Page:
It’s Always Now, and It’s Always New
January conjures thoughts of starting over again and new year’s resolutions. But the truth is that we create calendars and clocks to make sense of the passage of time. In the ultimate reality, there is neither past nor present, only Now. When we’re in the Now, every moment is new, fresh.
It’s perfectly fine, however, to create an intention for the year. My suggestion? Living more in this moment, in the Now! When you find yourself obsessing over something in the past, or worrying about something yet to come, bring yourself right back to this moment and this breath. Whatever goals you may have for the year, this will serve them well!
I’m stepping into something new this month – the launch of my completely remodeled, absolutely gorgeous AwakeningSelf.com website! It’s coming on January 17th. This has been many months in the making, between my divine web designer, Mani Sheriar, coming up with stunning design (did you notice my new logo at the top?) and myself working on all the content, it has truly been a labor of love. If you are looking for a powerful practice to begin the year with, I suggest you create your own website – even if you are just pretending. The practice of writing out who you are and what you want to offer the world helps refine your vision and creates clarity on what really matters to you.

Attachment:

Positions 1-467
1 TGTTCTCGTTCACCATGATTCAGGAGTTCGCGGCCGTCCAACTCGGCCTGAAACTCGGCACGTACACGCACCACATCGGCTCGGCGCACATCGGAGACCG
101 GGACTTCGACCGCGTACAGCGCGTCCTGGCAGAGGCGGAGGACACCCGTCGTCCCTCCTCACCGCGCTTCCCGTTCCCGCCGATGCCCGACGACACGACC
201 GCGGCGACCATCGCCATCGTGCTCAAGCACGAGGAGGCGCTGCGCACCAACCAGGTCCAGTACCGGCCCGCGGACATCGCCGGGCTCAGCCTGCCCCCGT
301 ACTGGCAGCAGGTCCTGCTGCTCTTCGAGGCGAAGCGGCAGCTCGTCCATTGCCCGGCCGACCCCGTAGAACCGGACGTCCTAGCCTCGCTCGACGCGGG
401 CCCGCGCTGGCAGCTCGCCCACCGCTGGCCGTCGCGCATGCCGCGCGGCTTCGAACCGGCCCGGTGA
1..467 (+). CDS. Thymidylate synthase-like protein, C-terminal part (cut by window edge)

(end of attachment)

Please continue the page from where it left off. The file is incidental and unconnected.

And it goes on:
Also, Awakening Self radio is back! Join me on Monday, January 7th (yes, this Monday!) from 9-9:30pm PST for Evening Meditation and Inspiration. This month’s theme is Let Your Higher Self Lead, and we’ll be doing a mini life-visioning session, based on the work of Rev. Michael Bernard Beckwith.
Then, tune in for the Awakening Self Radio Show on Friday, January 25th from 1:30-2pm PST, with Zen Soto priest, author, and chef Edward Espe Brown. We’ll explore meditation, spirituality, cooking, and living your practice. To get a taste of Edward’s perspective, he has offered this month’s article, Cooking in Two Worlds, below. Check it out for some culinary and divine inspiration.
Ring in the new year, and ring in this moment – now is always the time to start anew.
– Event Calendar
– Awakening Self Radio Show Schedule
– Featured Article: “Cooking in Two Worlds” by Edward Espe Brown
– Spiritual Quotes
– NEW WEBSITE LAUNCH ON JANUARY 17TH!
Get ready – AwakeningSelf.com is getting a whole new, inspiring look with special features,
including my new blog. I can’t wait to reveal it to you! Look for the official announcement coming on January 17th!
– SPIRITUAL FAMILY continues on FEBRUARY 10TH!
Theme: Seeds of Love
Sunday, February 10th, 9:15-11am.
330 Melville, Palo Alto, CA
Join me for an all-ages celebration of the Divine through yoga (kids and adult classes!), meditation, singing, spiritual discussion and community. For details see Spiritual Family.
– Follow me on Twitter!
Receive weekly inspirations as well as upcoming events. Click the link, then click Follow!
– SACRED JOURNEY Women’s Psychotherapy Group
with Connie Habash, MA, LMFT, meets every other Monday from 3:15-4:45.
WAIT-LISTED FOR OPENINGS IN EARLY 2013